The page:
Twitter has secured the rights to live-stream a number of Major League Soccer (MLS) games on its social network, according to a new report out of Variety. The fruits of which have already started to take shape as the first of the MLS games associated with this deal was shown on Twitter over the past weekend – when Real Salt Lake took on Los Angeles Football Club (LAFC).
The deal has been made possible through the help of the Univision network as it is this feed which is being live-streamed on Twitter. Typically speaking, Univision is a Spanish-speaking channel although it is understood these MLS games will be available in English when shown on Twitter. According to the details coming through, Twitter will show a minimum of 24 live MLS matches from this season, as well as another 24 games during each of the two upcoming seasons, as the deal is understood to be a three-year deal in total. In addition, a selection of MLS-related programming will also be available through Twitter, which will include more bite-sized content such as highlights. While the main games are only available to Twitter users based in the US, the additional non-live content will be available to all Twitter users regardless of where they are located.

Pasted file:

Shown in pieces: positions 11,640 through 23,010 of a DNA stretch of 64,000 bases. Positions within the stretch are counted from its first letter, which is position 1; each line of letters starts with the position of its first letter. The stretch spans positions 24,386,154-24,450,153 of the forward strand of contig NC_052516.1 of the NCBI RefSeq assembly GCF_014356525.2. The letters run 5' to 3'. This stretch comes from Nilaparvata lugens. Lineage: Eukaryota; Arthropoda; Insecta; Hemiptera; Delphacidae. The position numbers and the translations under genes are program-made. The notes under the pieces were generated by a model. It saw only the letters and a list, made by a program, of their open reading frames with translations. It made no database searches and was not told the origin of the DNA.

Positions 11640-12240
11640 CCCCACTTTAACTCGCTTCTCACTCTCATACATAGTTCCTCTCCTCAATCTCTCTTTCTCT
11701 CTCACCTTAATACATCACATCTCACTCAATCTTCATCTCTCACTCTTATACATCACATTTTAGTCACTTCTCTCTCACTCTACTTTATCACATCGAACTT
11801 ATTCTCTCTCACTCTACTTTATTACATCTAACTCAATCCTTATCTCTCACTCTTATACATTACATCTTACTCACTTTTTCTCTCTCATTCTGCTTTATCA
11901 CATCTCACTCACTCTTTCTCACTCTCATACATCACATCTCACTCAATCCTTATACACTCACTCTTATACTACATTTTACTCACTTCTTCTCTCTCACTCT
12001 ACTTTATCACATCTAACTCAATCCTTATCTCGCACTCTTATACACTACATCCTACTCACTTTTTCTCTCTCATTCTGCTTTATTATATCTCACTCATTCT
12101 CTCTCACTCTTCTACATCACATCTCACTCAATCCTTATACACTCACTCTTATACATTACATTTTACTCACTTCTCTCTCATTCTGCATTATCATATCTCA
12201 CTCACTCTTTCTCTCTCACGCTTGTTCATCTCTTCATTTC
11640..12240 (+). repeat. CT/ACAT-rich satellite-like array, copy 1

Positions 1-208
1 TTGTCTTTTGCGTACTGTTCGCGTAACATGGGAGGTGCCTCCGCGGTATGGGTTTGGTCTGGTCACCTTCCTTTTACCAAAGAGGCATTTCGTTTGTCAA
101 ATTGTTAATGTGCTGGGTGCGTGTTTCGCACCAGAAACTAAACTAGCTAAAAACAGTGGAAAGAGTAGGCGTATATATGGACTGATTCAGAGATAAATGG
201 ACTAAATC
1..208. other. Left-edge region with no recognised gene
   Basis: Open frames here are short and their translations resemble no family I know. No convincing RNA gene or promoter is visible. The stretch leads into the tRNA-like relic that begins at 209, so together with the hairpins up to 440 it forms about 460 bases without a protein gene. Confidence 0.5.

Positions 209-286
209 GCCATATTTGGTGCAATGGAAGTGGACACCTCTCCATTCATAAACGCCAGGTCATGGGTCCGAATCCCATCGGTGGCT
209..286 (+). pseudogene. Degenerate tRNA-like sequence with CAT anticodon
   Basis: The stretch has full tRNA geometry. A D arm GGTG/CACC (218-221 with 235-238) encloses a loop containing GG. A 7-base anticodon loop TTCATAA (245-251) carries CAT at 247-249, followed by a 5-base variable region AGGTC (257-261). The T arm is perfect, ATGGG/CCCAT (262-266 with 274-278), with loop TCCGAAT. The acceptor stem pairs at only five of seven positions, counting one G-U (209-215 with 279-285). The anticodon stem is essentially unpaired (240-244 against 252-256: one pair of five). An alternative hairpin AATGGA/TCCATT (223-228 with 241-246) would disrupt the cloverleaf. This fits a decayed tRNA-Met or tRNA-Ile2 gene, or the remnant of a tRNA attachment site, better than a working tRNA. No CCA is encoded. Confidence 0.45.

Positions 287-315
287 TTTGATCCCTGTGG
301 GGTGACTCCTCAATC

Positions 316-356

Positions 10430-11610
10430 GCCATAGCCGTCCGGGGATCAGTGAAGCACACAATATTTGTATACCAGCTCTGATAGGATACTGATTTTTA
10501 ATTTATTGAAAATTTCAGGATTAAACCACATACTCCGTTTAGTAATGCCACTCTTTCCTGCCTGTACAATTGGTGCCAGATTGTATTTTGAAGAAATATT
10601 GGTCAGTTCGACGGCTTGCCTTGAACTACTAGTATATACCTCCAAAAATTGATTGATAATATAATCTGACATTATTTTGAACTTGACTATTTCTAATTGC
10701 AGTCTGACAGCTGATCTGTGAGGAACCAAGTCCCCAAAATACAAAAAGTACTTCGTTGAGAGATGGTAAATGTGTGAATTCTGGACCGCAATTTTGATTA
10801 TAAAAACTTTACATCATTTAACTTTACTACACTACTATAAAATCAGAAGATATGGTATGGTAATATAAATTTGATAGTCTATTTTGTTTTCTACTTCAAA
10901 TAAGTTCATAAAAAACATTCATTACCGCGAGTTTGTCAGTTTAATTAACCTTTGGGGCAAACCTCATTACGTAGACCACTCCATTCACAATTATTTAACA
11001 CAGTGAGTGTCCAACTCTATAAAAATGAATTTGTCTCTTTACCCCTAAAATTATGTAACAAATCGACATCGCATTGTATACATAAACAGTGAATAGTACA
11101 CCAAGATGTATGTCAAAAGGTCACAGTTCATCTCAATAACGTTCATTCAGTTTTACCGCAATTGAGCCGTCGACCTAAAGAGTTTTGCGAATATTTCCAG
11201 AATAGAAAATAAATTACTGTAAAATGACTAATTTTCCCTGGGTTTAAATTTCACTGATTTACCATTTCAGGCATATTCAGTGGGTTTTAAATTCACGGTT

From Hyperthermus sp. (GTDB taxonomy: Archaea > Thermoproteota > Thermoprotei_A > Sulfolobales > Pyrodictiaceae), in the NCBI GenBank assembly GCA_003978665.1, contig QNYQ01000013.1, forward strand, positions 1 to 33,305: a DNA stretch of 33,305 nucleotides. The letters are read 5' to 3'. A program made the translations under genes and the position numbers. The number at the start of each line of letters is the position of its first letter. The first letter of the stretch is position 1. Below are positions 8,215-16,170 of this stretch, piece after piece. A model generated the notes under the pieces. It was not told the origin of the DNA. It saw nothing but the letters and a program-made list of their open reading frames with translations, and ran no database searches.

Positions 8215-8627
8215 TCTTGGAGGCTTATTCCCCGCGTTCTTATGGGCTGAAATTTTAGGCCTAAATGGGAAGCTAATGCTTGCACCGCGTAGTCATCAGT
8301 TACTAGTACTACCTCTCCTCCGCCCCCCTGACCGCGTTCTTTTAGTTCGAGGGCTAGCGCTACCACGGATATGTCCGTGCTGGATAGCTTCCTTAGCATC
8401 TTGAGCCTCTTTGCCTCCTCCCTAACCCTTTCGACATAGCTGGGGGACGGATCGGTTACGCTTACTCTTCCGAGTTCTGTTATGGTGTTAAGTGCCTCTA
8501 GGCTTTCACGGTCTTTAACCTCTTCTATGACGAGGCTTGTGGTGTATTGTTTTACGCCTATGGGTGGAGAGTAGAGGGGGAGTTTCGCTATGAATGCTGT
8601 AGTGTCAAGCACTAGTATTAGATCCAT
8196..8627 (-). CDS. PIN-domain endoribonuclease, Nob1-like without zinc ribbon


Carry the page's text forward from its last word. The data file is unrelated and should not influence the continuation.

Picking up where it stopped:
Securing sports coverage has become a primary concern for many tech companies as they look to find ways to keep users engaged with their service, and for longer periods at a time. While the Twitter deal highlights this approach from a social media service perspective, there are other examples too. For instance, Google, who recently announced expanded MLS coverage was becoming available to YouTube TV. Unlike this Twitter deal, however, the YouTube TV deal was unique in the fact that the deal was struck with an MLS team directly, LAFC. The benefit of which is YouTube TV is getting exclusive access to a number of MLS games and content which won't be available elsewhere – on top of the existing MLS content made available to its users through its affiliated network access. This is in contrast to the Twitter deal which sees games available elsewhere repackaged for its users.